He first impressed global audiences by playing Tom Cruise’s rebellious son in “War of the Worlds.” Now, Justin Chatwin plays the central character, Nick, in Touchstone Pictures’ new supernatural thriller, “The Invisible.” Nick is a bright young man who seems to have it all – looks, brains, money, grades and girlfriends – yet is still feeling lost and is just about to give up on himself. He only begins to realize what his life is worth through the transformational experience of what it is to be dead.
Because the character spends so much of the film in the limbo between the living and the dead, and thus invisible to the rest of the characters, writer-director David Goyer (“Batman Begins,” “Blade: Trinity”) knew he would need to find an actor daring enough to try something different and charismatic enough to bring an emotional charge even to non-verbal scenes. After meeting with Chatwin, Goyer was convinced he had everything it would take, from his boyish charm to his strong work ethic, to do the role justice. “Justin has a look, a personality and an attitude that absolutely pops on the screen,” observes Goyer. “The camera just loves him. It’s a tough task to play a character who has to react to everything happening around him without playing off of the other actors or having them be able react to him.”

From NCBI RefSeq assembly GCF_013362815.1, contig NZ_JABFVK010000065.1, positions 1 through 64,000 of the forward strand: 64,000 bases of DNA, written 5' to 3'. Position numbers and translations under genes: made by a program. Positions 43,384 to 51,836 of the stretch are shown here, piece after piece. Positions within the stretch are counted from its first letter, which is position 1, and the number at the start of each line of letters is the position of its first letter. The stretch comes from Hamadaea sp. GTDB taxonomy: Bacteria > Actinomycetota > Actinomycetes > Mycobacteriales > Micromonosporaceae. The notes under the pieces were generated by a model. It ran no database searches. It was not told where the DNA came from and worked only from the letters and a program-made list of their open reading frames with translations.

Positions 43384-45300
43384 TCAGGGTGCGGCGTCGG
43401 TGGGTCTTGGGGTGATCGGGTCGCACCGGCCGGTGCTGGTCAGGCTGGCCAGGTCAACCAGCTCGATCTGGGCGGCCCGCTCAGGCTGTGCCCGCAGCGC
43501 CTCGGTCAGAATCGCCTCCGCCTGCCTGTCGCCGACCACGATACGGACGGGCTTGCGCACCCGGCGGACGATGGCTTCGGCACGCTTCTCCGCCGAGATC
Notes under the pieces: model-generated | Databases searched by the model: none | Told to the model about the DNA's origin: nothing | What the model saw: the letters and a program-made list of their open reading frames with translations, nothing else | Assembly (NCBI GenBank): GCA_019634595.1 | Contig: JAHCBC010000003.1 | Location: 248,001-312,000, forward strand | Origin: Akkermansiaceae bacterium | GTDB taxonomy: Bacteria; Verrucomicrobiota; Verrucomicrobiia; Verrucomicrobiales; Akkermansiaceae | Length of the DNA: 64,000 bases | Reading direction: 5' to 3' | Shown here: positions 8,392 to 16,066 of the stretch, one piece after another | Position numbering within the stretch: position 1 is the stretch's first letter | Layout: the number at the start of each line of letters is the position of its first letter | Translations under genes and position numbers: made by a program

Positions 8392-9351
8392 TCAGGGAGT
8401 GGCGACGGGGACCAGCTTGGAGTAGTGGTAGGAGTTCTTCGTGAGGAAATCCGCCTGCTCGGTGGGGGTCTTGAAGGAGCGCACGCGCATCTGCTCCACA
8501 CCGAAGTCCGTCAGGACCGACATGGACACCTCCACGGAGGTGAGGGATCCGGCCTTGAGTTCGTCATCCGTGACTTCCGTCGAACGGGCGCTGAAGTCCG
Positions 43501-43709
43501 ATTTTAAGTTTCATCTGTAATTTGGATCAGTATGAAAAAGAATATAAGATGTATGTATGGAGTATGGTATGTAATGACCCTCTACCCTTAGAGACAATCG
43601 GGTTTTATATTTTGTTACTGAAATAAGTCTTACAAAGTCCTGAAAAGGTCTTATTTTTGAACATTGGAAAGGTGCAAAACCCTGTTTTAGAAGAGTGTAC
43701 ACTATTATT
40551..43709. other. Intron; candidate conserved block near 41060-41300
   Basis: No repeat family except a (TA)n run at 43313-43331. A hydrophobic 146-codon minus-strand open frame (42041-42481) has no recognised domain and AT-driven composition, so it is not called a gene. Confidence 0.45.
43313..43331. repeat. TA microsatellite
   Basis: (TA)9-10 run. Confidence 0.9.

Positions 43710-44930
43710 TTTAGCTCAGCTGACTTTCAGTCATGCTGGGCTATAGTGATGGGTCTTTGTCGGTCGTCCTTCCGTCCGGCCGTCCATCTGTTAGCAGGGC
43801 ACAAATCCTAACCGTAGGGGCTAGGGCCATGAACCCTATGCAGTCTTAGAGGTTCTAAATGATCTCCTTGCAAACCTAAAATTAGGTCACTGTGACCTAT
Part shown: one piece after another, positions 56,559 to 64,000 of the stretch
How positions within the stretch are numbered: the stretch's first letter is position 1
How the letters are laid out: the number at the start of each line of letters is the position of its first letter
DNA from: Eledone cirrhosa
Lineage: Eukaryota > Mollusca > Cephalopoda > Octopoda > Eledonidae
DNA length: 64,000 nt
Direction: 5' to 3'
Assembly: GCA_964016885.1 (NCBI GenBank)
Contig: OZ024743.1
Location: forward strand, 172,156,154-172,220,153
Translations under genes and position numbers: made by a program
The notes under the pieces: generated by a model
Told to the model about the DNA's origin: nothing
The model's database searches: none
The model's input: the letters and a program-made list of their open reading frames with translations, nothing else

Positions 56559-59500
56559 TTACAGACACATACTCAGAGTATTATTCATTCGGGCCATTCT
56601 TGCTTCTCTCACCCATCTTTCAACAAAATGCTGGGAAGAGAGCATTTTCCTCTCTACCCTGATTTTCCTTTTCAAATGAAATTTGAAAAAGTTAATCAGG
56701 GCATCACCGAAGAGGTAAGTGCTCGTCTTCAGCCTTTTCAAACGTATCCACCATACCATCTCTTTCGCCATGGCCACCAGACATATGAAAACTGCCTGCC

For his part, Chatwin was instantly drawn to the role’s depth and complexity, which gave him a lot to chew on as he prepared for his performance. “What I loved about the script is that it’s about all these polar opposites – life and death, love and hate – and also about the idea that when you think something is black or white, you might suddenly find that there’s gray to it. It also is very realistic about youth and adults and the lines that separate the two,” he says.
As for playing a character who is literally invisible, Chatwin could at first relate on the most basic level. “I think a lot of kids growing up feel invisible to the world around them,” he says. But as he got deeper into it he found the experience of operating in the world as a ghost even more profound. “It put me in a realm where I was constantly asking myself questions like ‘who am I?’ and ‘what am I?’ so I got to explore those questions the same as my character does,” he explains. “It was definitely hard and sometimes frustrating to play a part where no one is talking to you or even looking at you – but it was a really interesting challenge.”
Chatwin was already a fan of Goyer’s “Blade” and “Batman Begins,” so that became another draw for the young star. “One of the things I was really looking forward to was working with David Goyer, because I already knew he had such great visual talent. Anyone who could bring a fantasy idea like Batman to life I knew would be able to take this story and really make audiences believe in it,” he comments.
Opening soon across the Philippines, “The Invisible” is distributed by Buena Vista International through Columbia Pictures.